Diffusion-weighted MR imaging (DWI) is a well established tool for detecting abnormal water diffusion in the brain (e.g., ischemic stroke) (1). The directional information obtained using diffusion tensor MRI (DTI) is valuable for understanding and evaluating white matter (WM) abnormalities in neurological diseases, such as Alzheimer disease, schizophrenia, multiple sclerosis, and neurofibromatosis (2). DWI and DTI may also give useful information about the development and disorders of ordered structures in extracranial organs, such as the heart, kidney, breast, and prostate (3–5).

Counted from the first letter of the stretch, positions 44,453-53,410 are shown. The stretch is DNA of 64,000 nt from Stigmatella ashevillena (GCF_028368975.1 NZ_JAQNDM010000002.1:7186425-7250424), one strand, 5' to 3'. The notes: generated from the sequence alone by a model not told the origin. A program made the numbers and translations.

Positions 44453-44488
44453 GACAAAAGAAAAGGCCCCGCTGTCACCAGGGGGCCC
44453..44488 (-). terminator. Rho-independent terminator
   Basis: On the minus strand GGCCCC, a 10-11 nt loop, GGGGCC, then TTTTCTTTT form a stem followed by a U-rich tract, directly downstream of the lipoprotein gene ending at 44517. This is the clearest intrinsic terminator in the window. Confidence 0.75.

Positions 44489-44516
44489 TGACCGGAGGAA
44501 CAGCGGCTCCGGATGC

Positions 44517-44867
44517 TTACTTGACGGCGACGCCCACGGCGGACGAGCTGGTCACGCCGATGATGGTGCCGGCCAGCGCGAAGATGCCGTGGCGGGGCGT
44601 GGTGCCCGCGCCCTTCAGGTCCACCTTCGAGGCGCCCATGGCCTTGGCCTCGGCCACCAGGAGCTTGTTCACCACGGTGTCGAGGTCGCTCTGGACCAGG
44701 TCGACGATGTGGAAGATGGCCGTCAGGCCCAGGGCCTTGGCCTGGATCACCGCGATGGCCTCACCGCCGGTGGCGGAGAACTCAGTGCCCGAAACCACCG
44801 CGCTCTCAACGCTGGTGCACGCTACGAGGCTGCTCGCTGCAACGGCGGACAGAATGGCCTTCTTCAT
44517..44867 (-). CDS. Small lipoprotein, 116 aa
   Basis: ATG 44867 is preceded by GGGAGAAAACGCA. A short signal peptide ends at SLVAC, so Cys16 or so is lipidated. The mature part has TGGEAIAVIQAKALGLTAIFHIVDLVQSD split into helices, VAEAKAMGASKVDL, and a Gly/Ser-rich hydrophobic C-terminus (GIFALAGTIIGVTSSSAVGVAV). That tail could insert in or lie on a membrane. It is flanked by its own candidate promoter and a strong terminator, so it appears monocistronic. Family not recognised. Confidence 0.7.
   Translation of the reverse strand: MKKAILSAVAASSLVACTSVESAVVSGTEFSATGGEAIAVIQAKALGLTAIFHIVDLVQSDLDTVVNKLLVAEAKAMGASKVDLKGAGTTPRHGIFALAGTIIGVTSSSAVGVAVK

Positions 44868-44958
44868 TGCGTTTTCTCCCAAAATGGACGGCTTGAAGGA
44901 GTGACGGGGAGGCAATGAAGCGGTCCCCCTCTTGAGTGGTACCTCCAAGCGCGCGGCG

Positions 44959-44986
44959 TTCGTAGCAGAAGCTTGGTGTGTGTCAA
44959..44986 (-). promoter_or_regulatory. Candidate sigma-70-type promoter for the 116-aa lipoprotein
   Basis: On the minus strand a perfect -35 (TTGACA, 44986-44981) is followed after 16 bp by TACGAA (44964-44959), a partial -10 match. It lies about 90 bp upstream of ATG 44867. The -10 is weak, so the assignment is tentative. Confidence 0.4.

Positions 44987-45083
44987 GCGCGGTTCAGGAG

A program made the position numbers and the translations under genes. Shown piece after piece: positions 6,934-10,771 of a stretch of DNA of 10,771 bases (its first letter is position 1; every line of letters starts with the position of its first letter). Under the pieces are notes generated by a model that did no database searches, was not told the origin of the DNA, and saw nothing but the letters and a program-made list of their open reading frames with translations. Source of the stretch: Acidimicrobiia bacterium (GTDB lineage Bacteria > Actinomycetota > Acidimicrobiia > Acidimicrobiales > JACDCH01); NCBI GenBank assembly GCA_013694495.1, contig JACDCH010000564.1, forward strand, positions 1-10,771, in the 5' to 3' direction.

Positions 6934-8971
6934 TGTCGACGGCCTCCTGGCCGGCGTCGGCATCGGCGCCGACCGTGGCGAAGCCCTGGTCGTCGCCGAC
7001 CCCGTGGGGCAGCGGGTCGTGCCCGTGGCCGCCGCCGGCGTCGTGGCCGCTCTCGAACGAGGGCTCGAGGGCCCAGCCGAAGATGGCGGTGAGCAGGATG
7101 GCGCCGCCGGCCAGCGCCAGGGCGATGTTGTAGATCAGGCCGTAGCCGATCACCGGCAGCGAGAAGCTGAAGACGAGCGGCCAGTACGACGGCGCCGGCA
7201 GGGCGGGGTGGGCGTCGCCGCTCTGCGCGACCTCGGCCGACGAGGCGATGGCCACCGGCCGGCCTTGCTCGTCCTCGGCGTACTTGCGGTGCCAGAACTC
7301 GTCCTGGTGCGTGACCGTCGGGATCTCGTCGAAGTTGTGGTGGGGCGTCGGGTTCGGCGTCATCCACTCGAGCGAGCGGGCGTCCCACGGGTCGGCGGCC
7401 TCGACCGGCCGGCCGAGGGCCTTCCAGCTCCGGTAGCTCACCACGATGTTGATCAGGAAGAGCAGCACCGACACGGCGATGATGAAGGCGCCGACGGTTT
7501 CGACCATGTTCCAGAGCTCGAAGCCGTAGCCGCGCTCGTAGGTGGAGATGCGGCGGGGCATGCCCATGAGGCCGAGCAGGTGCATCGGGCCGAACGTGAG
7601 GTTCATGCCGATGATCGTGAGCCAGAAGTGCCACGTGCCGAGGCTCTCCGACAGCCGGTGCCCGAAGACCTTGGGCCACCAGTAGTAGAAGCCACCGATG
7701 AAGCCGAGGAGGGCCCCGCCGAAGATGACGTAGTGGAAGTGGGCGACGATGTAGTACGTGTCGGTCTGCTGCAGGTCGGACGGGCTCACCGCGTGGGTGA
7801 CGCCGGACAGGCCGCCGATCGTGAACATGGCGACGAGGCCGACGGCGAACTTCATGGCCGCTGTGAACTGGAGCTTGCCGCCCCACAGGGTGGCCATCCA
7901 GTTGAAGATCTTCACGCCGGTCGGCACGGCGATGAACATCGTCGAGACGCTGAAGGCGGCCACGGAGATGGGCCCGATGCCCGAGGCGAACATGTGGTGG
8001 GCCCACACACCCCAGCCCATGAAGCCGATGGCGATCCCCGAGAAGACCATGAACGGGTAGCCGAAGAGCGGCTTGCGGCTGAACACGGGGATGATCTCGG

Although DTI can provide useful information about WM diseases in the brain, high-resolution DTI of small neural structures (e.g., the spinal cord or optic nerve), extracranial organs in vivo, and brain regions near the temporal bone or sinuses has been difficult to achieve using conventional 2D single-shot DW EPI (2D ss-DWEPI) techniques. This is because strong, nonuniform local magnetic fields are created by magnetic susceptibility changes at tissue/bone or tissue/air interfaces, which typically induce severe distortion on the resultant ss-DWEPI images. The amount of susceptibility-induced geometric distortion is proportional to the total sampling time in EPI. Typically, an increase in spatial resolution requires an increase in the duration of the data acquisition window, which in turn increases the distortion from off-resonance effects. As a result, the spatial resolution obtained using conventional 2D ss-EPI is generally much lower than that obtainable with conventional multishot MRI, which results in decreased resolution for measurements of interest, such as WM tract anatomy and nerve fiber anatomy. For these reasons, 2D ss-DWEPI has been clinically useful only for moderately low-resolution intracranial applications. EPI with parallel imaging has been successfully applied to high-resolution brain DWI and DTI studies, and resulted in substantial improvements in image quality (6, 7).